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Ship Cargo Safety
The National Maritime Safety Authority Act (2003) established the National Maritime Safety Authority (NMSA) and specified its functions, including (a) “to perform the functions and exercise the powers as are conferred on it by this Act or any other law.” The Act then contained a number of specific functions dealing with matters such as maritime safety, marine pollution prevention and search and rescue. This section concluded with “generally to do such supplementary, incidental or consequential things as are necessary or convenient for carrying out its functions.”
2. The Present Situation
The NMSA requires regulatory authority to introduce internationally-accepted ship cargo safety standards in the area of the:
These internationally-accepted provisions are contained in three IMO Conventions:
3. The Proposed Regulations
Merchant Shipping (Dangerous Goods) Regulation
The International Convention for the Safety of Life at Sea Chapter VII - Carriage of Dangerous Goods - contains provisions relating to dangerous goods in three parts. This Regulation deals only with Part A: - the Carriage of Dangerous Goods in Packaged Form – which includes provisions for the classification, packing, marking, labelling and placarding, documentation and stowage of dangerous goods. Contracting Governments are required to issue instructions at the national level. Amendments to the SOLAS Convention in May 2002, which entered into force on 1 January 2004, made the International Maritime Dangerous Goods Code (IMDG) Code mandatory. The Code is constantly updated to accommodate new dangerous goods and to supplement or revise existing provisions.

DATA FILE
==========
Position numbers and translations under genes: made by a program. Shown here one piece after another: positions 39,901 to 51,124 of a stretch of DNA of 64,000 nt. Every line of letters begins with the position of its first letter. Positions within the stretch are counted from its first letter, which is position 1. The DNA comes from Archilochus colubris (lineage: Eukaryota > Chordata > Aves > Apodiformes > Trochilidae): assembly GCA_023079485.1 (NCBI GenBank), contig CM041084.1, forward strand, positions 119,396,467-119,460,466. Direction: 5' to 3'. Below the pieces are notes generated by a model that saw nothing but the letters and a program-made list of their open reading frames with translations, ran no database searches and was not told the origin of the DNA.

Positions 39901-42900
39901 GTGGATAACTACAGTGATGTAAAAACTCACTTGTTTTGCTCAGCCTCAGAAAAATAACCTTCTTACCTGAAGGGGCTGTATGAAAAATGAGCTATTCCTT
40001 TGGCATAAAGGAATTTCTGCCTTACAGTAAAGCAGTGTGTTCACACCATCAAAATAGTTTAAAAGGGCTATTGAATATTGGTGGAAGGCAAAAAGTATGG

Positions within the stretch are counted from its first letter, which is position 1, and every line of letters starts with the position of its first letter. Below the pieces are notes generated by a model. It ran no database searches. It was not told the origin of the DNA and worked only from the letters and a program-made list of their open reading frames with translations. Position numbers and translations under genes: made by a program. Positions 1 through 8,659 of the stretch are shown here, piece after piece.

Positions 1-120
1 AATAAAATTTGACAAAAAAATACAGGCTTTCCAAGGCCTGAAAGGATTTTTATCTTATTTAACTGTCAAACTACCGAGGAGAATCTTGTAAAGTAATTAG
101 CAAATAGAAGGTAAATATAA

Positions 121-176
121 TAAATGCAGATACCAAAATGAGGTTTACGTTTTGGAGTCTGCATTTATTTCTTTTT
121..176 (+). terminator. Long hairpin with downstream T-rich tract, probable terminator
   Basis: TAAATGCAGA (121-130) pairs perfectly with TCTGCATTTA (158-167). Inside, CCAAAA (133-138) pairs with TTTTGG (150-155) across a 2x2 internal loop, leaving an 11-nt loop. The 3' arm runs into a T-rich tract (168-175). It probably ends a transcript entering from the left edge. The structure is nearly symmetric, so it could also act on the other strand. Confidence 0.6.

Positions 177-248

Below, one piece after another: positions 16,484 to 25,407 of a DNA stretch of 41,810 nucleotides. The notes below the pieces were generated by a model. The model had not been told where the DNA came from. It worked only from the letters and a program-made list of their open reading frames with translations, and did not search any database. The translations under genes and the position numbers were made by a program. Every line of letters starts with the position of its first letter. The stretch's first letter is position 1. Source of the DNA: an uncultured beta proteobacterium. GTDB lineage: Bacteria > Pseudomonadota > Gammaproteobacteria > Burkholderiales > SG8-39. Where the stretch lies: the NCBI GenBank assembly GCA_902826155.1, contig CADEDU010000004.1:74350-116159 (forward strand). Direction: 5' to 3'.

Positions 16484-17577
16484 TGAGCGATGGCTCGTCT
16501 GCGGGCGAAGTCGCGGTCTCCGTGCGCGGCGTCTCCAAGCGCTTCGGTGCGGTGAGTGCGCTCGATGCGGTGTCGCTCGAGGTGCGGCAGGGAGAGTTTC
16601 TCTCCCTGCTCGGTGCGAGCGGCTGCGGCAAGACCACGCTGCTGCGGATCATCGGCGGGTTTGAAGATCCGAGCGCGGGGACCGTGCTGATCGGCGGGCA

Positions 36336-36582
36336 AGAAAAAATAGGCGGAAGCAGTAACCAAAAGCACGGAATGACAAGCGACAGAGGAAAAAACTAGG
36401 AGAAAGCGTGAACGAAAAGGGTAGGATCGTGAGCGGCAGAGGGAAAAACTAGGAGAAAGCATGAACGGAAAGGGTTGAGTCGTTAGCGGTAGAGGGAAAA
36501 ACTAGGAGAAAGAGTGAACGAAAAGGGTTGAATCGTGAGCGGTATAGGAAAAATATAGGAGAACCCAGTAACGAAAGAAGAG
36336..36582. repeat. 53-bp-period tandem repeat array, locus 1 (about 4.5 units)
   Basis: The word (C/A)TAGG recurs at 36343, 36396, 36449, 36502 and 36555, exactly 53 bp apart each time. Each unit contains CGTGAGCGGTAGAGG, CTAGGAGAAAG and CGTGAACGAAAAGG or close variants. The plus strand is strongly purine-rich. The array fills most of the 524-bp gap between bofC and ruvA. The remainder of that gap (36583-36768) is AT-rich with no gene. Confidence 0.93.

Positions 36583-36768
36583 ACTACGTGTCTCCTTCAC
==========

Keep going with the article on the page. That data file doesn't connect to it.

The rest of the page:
The proposed Merchant Shipping (Dangerous Goods) Regulation prescribes responsibilities and gives authority to the National Maritime Safety Authority and all other parties involved in the transport of dangerous goods.
This Regulation implements Papua New Guinea's obligations under the International Convention for the Safety of Life at Sea, 1972, incorporated by reference into the law of Papua New Guinea by the Merchant Shipping Act (Chapter No. 242).
The proposed Regulation states that, “Except as otherwise provided in this Regulation, no person may offer or accept dangerous goods for transport unless those goods are properly classified, packaged, marked, labelled, placarded, described and certified on a transport document, and are otherwise in a condition for transport as required by this Regulation.”
The authority for making this Regulation is found in Sections 89and 279 of the Merchant Shipping Act (Chapter No. 242).
Merchant Shipping (Deck Cargoes) Regulation The International Convention for the Safety of Life at Sea (SOLAS) (Chapter VI - Carriage of Cargoes) was amended in 1991, which amendments included the re-titling of the chapter to “Carriage of Cargoes”, and entered into force on 1 January 1994 The text was shorter, but the Chapter was backed up by a Code of Safe Practice for Cargo Stowage and Securing. New amendments entered into force on 1 July 1996 whereby the Code of Safe Practice for Cargo Stowage and Securing was made mandatory. The amendments made it compulsory to provide the cargo information required by the Code and for cargo units, including containers, to be loaded, stowed and secured in accordance with a manual that must be at least equivalent to the Code. The Code was made mandatory under Chapter VII (Carriage of Dangerous Goods) as well.